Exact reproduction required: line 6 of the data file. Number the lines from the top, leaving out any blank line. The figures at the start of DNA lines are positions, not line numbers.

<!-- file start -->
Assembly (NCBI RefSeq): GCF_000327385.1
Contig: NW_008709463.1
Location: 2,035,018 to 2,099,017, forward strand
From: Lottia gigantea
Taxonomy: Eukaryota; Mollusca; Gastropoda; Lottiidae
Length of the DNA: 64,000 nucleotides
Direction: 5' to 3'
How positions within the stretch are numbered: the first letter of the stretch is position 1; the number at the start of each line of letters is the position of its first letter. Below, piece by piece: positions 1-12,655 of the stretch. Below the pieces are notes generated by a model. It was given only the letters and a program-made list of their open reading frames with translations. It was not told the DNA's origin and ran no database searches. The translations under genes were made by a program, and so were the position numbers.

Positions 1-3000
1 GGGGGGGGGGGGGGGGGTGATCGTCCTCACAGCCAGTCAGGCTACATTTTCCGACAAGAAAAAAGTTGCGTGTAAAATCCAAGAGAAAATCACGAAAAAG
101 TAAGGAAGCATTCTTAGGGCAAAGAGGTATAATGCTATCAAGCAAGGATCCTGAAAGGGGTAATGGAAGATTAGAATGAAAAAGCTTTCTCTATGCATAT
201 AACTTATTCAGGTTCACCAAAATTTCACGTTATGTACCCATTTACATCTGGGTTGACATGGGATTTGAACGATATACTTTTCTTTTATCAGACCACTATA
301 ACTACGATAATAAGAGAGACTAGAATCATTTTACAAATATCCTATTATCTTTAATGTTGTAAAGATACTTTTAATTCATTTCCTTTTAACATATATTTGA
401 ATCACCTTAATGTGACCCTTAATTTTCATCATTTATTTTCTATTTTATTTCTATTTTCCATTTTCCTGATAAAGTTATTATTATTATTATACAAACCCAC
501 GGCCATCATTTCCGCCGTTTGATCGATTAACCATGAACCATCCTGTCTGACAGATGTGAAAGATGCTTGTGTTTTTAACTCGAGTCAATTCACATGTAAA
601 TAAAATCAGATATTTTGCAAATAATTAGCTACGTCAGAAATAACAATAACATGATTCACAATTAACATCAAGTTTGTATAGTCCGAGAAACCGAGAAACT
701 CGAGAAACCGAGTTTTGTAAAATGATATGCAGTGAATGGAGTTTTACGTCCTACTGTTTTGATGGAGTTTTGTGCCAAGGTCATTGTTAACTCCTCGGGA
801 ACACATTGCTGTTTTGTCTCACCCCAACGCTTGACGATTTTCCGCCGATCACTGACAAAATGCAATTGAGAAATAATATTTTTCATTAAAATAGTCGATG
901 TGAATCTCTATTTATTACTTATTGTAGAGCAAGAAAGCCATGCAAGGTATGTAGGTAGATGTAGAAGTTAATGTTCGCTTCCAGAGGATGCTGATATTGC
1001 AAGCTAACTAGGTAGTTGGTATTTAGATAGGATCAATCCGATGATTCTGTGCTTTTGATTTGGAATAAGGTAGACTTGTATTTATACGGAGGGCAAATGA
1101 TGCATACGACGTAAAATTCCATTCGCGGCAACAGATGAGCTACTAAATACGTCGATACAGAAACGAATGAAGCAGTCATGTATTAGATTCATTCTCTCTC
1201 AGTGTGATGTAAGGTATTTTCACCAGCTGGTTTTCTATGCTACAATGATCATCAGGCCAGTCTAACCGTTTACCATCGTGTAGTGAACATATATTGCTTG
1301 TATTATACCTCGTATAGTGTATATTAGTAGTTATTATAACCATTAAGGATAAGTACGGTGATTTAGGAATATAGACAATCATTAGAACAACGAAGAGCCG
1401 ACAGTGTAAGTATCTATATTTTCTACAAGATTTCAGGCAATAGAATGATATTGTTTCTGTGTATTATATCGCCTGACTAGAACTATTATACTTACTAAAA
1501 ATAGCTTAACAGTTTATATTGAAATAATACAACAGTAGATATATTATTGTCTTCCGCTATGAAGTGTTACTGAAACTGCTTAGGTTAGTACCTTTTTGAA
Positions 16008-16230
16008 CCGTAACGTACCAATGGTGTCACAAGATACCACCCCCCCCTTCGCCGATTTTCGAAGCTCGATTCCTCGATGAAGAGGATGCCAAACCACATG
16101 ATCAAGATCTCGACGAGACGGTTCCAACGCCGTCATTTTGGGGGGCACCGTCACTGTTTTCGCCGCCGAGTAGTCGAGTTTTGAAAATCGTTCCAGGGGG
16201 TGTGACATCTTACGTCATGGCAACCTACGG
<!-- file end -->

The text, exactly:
Length of the DNA: 64,000 nucleotides